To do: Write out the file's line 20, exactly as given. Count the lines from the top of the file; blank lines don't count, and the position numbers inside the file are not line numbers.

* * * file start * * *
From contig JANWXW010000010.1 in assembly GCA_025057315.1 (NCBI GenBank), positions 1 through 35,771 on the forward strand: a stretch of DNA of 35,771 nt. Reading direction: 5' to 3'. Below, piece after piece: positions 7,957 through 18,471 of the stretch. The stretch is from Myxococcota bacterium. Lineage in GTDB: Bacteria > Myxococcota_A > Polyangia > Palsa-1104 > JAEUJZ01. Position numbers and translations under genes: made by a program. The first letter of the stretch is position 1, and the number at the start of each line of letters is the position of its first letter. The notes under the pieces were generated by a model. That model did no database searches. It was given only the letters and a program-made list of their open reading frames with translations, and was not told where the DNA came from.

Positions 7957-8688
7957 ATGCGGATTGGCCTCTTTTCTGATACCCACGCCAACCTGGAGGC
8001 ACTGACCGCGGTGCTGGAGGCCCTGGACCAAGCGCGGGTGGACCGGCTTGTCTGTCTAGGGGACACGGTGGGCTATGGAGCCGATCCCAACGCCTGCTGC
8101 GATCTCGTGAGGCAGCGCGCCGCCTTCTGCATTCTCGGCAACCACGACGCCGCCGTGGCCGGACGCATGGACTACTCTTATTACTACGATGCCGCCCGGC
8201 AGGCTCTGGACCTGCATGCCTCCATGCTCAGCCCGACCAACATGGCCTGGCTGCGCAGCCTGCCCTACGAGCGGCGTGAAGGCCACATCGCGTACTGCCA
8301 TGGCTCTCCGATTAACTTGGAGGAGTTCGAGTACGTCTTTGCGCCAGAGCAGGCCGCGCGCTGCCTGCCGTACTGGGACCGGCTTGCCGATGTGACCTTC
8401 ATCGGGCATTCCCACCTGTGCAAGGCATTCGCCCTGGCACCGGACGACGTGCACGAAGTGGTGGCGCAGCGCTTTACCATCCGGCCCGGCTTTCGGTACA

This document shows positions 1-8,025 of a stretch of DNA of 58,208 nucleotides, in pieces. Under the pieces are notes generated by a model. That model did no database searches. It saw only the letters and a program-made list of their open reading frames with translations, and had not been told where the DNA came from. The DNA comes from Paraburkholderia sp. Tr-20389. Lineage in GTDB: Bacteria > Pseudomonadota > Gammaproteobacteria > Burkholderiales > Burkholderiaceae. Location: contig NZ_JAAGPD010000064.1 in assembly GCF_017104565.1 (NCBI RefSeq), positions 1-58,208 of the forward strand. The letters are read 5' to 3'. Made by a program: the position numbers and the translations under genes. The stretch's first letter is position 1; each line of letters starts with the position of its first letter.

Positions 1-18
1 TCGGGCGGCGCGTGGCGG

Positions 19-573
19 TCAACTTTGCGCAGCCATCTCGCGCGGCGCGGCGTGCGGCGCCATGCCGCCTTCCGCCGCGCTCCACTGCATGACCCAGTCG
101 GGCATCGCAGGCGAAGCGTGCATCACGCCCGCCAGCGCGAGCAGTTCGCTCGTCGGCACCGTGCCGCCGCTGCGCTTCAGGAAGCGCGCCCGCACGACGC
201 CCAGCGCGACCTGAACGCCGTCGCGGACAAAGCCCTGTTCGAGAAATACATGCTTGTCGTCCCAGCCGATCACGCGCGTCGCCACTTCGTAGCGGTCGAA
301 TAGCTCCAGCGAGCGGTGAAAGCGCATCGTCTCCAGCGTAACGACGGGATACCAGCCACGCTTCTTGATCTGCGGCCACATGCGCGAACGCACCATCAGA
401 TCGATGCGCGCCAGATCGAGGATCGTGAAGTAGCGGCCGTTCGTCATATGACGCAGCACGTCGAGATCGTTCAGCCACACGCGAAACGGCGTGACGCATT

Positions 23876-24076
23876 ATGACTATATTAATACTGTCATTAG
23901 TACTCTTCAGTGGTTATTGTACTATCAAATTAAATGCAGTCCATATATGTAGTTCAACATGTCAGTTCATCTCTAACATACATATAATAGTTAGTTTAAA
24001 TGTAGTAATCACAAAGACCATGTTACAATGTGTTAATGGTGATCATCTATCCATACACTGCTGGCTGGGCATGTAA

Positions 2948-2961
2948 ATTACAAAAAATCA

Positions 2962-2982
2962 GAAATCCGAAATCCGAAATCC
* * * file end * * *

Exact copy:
23901 TACTCTTCAGTGGTTATTGTACTATCAAATTAAATGCAGTCCATATATGTAGTTCAACATGTCAGTTCATCTCTAACATACATATAATAGTTAGTTTAAA